Dentist Questions Tooth Decay

Can drinking water prevent tooth decay?

I've been trying to drink more water and less sugary drinks, like soda and iced tea. I've had a few cavities in my lifetime, all were taken care of as well. Now that I'm cutting out sugary drinks, am I also preventing any tooth decay?

4 Answers

Latest studies show that fluoridated water does not prevent cavities. Water is much better for your body than sugar drinks.

A major source of tooth decay is sugary drinks, so cutting them out will definitely help. Many communities have incorporated fluoride into the drinking water at 1PPM to reduce decay, so this will help. Rinse your mouth after meals, brush twice daily, and floss. Keep your mouth moist by drinking water, which will also reduce the acid content. You will curtail most cavities.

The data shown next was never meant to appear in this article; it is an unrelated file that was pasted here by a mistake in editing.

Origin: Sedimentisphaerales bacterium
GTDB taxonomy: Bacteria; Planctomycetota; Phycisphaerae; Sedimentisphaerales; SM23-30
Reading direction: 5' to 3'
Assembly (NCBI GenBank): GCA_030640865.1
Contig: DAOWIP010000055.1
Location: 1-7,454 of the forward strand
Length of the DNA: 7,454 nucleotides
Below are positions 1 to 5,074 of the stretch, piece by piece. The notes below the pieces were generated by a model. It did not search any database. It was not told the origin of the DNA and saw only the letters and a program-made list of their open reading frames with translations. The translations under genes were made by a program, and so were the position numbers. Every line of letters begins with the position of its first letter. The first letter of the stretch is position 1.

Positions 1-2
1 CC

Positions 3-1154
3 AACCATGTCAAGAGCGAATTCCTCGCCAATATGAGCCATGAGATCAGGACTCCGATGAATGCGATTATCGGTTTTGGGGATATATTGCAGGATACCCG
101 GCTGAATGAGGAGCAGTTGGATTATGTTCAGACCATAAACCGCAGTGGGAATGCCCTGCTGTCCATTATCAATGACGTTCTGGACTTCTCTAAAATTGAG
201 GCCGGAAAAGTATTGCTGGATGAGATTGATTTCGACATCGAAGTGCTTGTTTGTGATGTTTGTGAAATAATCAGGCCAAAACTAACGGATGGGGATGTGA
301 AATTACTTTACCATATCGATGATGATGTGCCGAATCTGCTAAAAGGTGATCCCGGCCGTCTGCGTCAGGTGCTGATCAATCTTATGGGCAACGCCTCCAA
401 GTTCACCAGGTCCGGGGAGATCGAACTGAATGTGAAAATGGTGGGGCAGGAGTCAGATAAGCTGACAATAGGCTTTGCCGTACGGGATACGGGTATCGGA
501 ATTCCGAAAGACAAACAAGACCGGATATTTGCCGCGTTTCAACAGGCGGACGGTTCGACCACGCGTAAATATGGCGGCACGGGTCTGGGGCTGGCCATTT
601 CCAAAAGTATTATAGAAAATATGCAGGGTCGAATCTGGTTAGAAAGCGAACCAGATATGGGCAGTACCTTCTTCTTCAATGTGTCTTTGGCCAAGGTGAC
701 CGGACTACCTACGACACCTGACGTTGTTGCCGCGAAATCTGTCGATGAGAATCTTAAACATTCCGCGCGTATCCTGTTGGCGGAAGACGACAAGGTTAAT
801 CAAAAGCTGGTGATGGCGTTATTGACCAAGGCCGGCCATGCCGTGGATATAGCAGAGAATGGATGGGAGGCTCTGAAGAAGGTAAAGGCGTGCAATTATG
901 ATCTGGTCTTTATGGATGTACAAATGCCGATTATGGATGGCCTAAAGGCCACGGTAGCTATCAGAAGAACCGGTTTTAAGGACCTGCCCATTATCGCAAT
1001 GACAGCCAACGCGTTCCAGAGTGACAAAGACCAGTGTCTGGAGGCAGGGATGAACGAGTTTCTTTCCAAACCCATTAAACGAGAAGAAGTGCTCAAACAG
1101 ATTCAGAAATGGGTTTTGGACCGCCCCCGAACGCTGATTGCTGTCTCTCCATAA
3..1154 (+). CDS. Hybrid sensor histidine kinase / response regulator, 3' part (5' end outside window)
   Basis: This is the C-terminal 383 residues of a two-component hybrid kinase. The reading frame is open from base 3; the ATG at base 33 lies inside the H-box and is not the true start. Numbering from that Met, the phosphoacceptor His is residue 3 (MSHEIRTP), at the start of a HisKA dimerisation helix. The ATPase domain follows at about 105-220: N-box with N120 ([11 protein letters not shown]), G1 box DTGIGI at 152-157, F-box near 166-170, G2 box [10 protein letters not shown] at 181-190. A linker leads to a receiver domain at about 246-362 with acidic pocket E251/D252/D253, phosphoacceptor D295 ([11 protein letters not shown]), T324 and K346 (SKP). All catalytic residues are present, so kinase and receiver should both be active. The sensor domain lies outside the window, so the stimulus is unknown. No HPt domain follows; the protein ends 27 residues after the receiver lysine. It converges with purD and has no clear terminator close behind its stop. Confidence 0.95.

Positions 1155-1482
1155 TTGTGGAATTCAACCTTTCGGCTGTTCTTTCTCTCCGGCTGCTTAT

Hope this helps.
For water to help you cut down on cavities, it must be flouridated (contain flouride).
The frequency of carbohydrates causes cavities. Not only do you not want to drink sugary beverages between meals, but you also do not want to consume fruits, dairy, grains or starches because they are all basically sugar in hidden forms. At meal time eat anything you desire, but between meals avoid carbohydrates. This is because our teeth actually heal between meals, and consuming carbohydrates during these healing periods interfere with healing.